Published Date: 03/24/2014
By Pat Rountree
What should you do when an employee would qualify for protected leave under the Family and Medical Leave Act (FMLA) but doesn’t want to take it as FMLA? To employees, it seems that they should be able to use available vacation or sick leave if they have it to cover the time off that they need without having to use their FMLA. However, the FMLA regulations specifically state that it is the employer’s responsibility to designate FMLA when they have sufficient information to determine that it is covered. [Note: See section (d) on http://j.mp/fm-po and http://j.mp/fm-de.]
There are times when the employer does not know an employee was absent for an FMLA-covered reason until after the fact (the employee may take vacation for the absence and not tell the employer or the supervisor may not relay to HR that the employee was out sick). In these cases, retroactive designation may be made as long as there is no harm to the employee. For more information on this, and an example of harm to the employee, see (d) and (e) on the second link referenced above.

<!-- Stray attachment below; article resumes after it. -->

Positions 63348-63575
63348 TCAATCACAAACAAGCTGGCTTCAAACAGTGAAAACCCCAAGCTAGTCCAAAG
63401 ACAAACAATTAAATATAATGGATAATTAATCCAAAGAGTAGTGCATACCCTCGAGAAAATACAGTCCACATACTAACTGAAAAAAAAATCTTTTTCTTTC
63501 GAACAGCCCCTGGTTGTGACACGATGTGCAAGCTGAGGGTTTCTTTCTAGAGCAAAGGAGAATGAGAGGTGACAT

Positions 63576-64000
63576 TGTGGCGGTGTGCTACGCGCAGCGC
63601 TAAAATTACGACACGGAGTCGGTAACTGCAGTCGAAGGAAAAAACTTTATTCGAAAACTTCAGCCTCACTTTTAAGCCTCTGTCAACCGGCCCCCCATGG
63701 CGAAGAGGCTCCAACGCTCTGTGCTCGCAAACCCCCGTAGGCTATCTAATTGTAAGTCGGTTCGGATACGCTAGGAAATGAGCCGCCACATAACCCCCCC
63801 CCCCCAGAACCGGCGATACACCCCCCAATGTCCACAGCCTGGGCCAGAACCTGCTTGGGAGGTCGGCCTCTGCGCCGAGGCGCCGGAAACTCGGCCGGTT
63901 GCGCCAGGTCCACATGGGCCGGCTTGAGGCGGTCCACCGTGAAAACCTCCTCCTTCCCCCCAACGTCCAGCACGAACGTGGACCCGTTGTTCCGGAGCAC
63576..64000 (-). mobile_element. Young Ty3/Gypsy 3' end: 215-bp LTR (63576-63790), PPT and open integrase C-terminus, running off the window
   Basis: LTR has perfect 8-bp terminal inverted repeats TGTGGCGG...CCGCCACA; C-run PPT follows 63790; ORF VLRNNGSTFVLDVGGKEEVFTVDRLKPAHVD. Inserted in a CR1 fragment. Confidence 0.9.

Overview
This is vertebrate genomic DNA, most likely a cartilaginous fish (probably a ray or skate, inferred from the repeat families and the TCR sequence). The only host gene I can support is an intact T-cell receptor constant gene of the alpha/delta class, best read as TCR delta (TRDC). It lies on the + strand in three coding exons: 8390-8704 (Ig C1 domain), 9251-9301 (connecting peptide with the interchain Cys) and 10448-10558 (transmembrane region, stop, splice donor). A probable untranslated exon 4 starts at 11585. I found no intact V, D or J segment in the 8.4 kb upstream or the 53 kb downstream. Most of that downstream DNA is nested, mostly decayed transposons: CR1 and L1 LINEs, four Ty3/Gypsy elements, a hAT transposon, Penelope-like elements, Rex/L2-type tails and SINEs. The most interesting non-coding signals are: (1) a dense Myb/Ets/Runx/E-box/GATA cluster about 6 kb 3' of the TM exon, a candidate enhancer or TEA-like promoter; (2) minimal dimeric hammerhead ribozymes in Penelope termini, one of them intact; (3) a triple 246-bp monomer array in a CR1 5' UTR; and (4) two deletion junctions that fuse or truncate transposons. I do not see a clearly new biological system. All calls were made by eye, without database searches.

From a practical standpoint for employers, designating a qualifying absence as FMLA eliminates administrative headaches and potential discrimination, and ensures that employees receive the appropriate protections under an FMLA-covered absence. It also potentially limits employee time away from the job by combining paid time off with FMLA.
Please contact a member of CAI's Advice & Resolution Team with your FMLA questions at 919‑878‑9222 or 336‑668‑7746.